California law provides for a variety of enhancements that can be used to increase the term of imprisonment that the defendant will serve. An enhancement adds time to the defendant’s sentence based on the following types of factors:
- prior criminal history; or
- for specific facts related to the crime.
In some cases, the court will impose multiple enhancements in a single case. Those enhancements either add a specified number of years to a person’s sentence, double the sentence, or convert a determinate sentence into a life sentence.
Throughout California’s criminal justice system, hundreds of enhancements can be found including a street gang enhancement and the three strike law.
Attorney for Sentencing Enhancements in Ventura, CA
If you are charged with a crime and fear being subjected to a sentencing enhancement, contact an experienced criminal defense attorney at Jay Leiderman Law.
The criminal defense attorney that you choose for the case should be aggressive and pro active. The best results often require filing and litigating complicated motions to exclude prejudicial evidence, motions to suppress illegally seized evidence, or motions to dismiss charges not supported by sufficient evidence.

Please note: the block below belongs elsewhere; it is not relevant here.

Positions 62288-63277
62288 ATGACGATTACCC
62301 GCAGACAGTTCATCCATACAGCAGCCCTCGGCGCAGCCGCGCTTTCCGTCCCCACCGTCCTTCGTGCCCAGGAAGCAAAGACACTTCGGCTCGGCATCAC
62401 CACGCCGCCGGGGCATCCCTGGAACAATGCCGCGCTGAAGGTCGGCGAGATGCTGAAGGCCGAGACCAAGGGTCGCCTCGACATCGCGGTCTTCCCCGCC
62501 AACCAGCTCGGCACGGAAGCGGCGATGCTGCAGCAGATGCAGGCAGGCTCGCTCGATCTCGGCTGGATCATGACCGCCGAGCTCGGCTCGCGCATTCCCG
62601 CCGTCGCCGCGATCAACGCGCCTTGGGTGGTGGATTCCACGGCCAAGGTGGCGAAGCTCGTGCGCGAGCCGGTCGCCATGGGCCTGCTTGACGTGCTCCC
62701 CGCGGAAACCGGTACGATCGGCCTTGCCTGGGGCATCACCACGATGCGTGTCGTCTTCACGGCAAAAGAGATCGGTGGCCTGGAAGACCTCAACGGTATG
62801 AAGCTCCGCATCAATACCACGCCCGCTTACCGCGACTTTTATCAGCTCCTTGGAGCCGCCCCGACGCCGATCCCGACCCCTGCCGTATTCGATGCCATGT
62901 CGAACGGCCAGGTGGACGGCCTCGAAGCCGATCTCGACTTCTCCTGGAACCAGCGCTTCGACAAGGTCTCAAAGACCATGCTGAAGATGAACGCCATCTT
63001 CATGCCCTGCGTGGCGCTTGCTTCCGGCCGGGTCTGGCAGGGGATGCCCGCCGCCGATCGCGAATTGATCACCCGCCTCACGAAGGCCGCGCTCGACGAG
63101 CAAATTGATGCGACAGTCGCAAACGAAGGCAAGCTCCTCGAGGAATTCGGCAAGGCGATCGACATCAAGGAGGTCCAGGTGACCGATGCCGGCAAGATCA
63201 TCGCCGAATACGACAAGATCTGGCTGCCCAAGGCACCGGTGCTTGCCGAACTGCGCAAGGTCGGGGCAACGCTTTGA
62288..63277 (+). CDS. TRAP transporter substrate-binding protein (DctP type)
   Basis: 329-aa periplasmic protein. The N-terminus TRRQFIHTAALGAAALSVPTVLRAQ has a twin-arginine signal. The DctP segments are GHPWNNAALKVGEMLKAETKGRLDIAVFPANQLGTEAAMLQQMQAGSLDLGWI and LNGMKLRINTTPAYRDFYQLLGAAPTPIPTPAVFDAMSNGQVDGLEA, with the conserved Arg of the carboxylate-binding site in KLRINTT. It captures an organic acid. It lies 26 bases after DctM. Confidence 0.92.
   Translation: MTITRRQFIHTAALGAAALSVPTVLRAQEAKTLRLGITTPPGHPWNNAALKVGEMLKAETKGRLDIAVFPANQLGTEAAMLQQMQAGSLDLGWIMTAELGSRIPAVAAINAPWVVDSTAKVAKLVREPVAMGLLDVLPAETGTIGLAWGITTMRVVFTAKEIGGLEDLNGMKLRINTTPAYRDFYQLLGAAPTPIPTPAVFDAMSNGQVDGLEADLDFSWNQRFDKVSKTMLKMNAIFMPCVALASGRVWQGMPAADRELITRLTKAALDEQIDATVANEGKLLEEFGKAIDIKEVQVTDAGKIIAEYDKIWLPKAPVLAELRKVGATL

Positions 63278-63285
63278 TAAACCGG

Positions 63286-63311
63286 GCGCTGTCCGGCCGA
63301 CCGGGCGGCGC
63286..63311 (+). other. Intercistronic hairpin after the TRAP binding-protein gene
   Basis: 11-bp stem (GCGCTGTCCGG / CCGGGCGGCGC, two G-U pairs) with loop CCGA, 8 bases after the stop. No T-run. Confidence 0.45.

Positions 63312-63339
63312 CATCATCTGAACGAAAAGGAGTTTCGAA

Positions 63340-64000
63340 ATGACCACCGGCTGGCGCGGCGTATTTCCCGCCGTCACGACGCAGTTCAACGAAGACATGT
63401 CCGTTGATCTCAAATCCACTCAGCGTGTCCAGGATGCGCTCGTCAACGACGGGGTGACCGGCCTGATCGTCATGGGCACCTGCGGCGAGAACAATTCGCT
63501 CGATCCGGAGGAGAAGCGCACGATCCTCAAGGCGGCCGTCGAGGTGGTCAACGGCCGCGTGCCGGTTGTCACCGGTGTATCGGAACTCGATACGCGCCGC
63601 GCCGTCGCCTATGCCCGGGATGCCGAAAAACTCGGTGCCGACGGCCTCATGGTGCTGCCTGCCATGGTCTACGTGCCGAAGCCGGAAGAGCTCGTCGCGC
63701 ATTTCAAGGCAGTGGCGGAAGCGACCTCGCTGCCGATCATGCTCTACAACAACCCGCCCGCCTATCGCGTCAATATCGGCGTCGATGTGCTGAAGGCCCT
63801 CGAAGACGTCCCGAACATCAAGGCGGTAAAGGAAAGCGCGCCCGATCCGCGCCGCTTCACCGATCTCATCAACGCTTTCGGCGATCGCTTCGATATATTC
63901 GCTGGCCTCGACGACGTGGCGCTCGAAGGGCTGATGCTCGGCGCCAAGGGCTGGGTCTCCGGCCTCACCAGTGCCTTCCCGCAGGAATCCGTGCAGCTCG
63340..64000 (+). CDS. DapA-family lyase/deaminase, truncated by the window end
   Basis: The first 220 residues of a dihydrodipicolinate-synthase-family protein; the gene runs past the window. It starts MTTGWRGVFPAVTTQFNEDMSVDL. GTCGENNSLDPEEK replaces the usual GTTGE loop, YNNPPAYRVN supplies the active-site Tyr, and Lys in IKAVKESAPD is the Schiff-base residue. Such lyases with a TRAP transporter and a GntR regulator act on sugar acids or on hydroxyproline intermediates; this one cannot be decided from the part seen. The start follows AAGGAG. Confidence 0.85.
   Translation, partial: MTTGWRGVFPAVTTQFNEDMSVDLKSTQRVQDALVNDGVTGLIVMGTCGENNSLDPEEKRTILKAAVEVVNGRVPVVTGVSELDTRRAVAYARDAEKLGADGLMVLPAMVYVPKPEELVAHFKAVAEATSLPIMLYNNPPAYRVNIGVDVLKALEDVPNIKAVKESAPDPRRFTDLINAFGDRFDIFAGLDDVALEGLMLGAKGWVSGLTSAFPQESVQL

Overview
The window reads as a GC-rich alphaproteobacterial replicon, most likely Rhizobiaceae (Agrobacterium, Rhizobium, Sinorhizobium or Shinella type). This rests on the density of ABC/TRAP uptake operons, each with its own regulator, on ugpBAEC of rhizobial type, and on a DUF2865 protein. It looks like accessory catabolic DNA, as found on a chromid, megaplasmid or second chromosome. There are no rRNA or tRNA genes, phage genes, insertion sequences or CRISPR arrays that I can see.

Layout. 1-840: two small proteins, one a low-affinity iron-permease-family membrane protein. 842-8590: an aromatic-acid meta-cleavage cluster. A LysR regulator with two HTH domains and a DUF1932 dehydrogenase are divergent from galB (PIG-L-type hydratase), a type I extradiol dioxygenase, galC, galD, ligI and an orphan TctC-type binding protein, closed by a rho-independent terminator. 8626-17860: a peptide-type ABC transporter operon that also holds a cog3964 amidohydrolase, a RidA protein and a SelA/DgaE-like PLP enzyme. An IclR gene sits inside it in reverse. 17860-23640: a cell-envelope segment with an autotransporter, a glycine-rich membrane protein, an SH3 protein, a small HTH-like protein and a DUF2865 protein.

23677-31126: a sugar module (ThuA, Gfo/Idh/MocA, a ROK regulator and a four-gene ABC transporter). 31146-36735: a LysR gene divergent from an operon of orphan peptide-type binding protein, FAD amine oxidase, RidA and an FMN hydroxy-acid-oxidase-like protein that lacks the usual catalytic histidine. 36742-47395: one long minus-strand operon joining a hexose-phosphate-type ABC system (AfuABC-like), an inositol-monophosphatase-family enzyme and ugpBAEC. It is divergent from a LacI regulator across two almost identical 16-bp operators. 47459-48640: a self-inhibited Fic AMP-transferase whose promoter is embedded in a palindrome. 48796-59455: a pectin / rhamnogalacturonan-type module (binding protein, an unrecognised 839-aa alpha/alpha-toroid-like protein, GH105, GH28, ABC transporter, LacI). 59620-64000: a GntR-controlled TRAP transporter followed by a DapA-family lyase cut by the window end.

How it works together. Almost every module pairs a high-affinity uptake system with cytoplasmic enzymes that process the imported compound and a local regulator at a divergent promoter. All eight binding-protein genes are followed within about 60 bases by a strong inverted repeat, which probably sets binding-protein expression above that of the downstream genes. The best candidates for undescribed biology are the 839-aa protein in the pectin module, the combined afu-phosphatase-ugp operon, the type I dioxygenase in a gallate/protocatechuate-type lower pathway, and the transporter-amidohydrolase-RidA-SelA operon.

Contact Jay Leiderman Law to discuss your case today. Call (805) 654-0200.
California’s Three Strike Law
One of the most commonly used sentencing enhancements in California is known as the “Three Strikes” law. When it was originally enacted into law, the “Three Strikes” law created a mandatory sentence of twenty-five (25) years to life in prison for any defendant convicted of a third felony offense.
Immediately after it was enacted, the Three Strikes law began produced some shockingly bad results. In one well publicized case, a man was sentence to prison for twenty-five (25) years to life for possessing less than $10 worth of drugs. (Chinn, Three Strikes of Injustice, California Innocence Project, Oct. 11, 2012).
In 2011, the California legislature began enacting reforms to address this type of problem. Through a series of “realignments,” the legislature restructured California’s sentencing procedure to ensure that more felony offenses resulted in jail time instead of prison time.
In 2012, Proposition 36 was enacted to revise California’s Three Strikes law so that mandatory life sentences would only be imposed for the most violent or serious felonies.
Two years later in 2014, votes passed Proposition 47, which reclassified a number of drug and property crimes as misdemeanors when these same crimes had previously been classified as felonies.
In 2016, Proposition 57 became law. Proposition 57 allowed for parole dates for nonviolent felons and required judges, instead of prosecutors, to decide whether a juvenile should be tried in juvenile or adult court. After the reforms that reduced lengthy prison sentences, the crime rates have continued to go down.